However, the reversal and dismissal do not affect Johnson’s conviction on the counts of felony first-degree murder and the subsequent court decision for three life sentences. The Appeals Court’s reversal impacts only the 25-year sentence for the especially aggravated robbery conviction.
On Tuesday, the court filed its decision following review of the plea to dismiss Johnson from the three life sentences for his conviction in the murders of Cayci Higgins, O.J. Blair and Dawn Rogers.
Johnson was sentenced to life without the possibility of parole for the conviction of felony first-degree murder and 25 years for especially aggravated robbery.
The three had been shot to death in their apartment off 20th Street N.E.
Twanna “Tart” Blair, who was also in the apartment, survived the shootings and was later charged due to “inconsistencies in her statements to police,” but was found innocent of all charges against her during a trial.
According to the decision from the appeals court, “We affirm the defendant’s conviction and sentences for First-degree murder during the perpetration of or attempt to perpetrate an especially aggravated robbery. The defendant’s conviction for especially aggravated robbery is reversed and dismissed.”
District Attorney General Steve Bebb said today that he has not had the opportunity to read the Appeals Court decision.
“I haven’t read the decision yet,” Bebb said, “but I will respect their decision.”
Richard Fisher was appointed by Bebb as a special prosecutor for the case.
Fisher, who resides in Nashville, could not be reached for a comment.
Steve B. Ward, an attorney in Madisonville who represented Johnson regarding the murder and robbery charges, also couldn’t be reached.
According to Appeals Court documents, Ward argued “that the evidence was insufficient to sustain his convictions, that the district attorney engaged in repeated instances of misconduct substantially prejudicing the jury against him and that the lead detective’s wrongdoing” warranted a new trial.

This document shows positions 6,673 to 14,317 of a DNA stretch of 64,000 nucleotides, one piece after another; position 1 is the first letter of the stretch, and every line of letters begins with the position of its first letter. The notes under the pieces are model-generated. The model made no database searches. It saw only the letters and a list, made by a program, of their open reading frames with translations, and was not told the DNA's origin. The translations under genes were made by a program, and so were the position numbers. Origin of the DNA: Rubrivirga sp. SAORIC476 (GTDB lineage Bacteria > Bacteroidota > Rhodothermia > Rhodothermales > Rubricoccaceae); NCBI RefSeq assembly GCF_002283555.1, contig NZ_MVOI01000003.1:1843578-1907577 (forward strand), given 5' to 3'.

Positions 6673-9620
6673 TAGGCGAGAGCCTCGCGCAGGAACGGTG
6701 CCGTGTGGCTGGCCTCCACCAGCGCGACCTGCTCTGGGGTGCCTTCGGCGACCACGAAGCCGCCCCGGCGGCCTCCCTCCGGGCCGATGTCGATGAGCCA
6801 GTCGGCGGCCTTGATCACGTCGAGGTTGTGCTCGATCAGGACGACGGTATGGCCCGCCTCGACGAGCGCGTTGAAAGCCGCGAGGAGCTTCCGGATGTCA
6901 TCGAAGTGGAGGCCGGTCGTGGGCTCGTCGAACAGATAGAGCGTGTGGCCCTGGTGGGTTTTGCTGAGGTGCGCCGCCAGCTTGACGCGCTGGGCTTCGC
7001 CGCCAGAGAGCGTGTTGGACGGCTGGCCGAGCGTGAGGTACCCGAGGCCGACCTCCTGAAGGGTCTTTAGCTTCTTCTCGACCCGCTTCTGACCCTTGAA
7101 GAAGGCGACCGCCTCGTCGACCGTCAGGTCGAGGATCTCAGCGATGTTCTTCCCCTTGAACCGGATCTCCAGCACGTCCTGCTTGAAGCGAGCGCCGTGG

There were a number of lead detectives in the case throughout the years as investigation into the murders continued. Duff Brumley was the detective who was able to bring the three defendants to charges regarding the triple homicide.
Also charged was Michael Younger.
Brumley was terminated from the Cleveland Police Department after allegations unrelated to the Valentine’s Day homicides case.
Johnson’s attorney cited, “the discovery of wrongdoing by the prosecuting officer in the case taints the evidence in this case to the extent that the verdict should be set aside and a new trial granted.”
Ward also cited Brumley’s credibility.
The Appeals Court decision stated, “We again find the state’s position to be well taken,” citing the post-judgment facts to be “unrelated to the merits and not genuinely disputed.”
Regarding prosecutorial misconduct, Ward noted the “district attorney’s inexcusable repeated violations of the rules in the case,” which in essence “unfairly prejudiced the jury to the point they were unable to render a proper verdict.”
The state court “argues the defendant has waived this issue by failing to raise it in his motion for a new trial.”